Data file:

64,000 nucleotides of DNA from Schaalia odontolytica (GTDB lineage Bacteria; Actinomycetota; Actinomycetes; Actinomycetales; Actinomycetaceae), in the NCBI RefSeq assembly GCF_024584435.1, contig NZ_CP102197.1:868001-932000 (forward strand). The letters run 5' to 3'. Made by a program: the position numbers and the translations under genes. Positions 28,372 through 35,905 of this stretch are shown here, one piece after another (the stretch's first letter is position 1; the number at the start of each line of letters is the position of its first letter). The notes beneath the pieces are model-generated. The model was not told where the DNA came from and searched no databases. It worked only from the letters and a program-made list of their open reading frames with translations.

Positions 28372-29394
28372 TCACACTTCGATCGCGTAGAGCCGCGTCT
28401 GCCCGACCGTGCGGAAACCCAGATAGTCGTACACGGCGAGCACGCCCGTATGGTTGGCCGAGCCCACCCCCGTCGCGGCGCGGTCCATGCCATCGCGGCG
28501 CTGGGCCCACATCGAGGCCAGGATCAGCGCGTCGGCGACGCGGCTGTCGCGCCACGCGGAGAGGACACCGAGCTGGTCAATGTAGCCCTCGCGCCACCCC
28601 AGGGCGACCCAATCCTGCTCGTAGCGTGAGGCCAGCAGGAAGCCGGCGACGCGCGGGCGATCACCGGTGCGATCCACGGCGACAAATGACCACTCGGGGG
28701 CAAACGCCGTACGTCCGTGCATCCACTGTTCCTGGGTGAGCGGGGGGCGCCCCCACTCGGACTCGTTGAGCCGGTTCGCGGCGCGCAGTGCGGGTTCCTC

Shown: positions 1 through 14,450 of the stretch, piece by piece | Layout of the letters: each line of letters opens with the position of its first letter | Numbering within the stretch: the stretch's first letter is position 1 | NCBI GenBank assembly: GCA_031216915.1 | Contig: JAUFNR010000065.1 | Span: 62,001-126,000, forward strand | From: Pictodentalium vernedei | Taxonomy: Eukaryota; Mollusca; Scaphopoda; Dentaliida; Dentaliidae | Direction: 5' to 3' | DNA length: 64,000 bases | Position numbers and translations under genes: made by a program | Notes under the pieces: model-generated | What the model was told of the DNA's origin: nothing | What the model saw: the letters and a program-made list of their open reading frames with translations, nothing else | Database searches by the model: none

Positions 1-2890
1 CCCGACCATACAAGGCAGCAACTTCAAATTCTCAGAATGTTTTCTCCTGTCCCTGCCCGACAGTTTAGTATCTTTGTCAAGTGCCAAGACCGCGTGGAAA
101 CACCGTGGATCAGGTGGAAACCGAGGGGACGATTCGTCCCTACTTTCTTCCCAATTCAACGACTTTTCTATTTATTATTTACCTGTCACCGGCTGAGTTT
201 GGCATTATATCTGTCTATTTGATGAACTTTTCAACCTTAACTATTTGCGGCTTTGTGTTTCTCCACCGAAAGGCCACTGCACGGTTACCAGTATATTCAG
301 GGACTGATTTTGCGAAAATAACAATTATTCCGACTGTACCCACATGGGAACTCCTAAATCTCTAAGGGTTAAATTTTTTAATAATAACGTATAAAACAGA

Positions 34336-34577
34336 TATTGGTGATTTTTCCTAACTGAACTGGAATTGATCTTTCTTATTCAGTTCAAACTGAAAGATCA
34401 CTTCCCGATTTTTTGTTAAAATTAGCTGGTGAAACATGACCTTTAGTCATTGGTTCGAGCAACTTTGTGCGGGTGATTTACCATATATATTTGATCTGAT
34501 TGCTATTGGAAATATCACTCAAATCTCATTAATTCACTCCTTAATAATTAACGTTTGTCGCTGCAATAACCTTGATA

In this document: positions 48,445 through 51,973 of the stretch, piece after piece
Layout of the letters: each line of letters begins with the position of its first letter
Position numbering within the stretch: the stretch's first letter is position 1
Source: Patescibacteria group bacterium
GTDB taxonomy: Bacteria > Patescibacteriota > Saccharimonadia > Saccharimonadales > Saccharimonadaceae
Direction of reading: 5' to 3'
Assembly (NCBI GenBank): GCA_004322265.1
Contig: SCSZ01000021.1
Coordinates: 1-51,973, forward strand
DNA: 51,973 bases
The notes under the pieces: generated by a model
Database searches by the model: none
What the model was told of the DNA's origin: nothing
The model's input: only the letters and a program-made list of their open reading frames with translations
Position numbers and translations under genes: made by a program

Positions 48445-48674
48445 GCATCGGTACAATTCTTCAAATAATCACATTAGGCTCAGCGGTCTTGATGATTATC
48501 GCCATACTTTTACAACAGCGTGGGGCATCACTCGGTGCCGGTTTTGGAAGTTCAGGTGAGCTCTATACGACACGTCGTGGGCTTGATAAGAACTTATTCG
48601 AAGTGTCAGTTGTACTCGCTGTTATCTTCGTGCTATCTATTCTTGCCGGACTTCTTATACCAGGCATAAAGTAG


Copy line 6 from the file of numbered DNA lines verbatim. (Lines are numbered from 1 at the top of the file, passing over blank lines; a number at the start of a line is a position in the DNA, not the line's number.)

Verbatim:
28601 AGGGCGACCCAATCCTGCTCGTAGCGTGAGGCCAGCAGGAAGCCGGCGACGCGCGGGCGATCACCGGTGCGATCCACGGCGACAAATGACCACTCGGGGG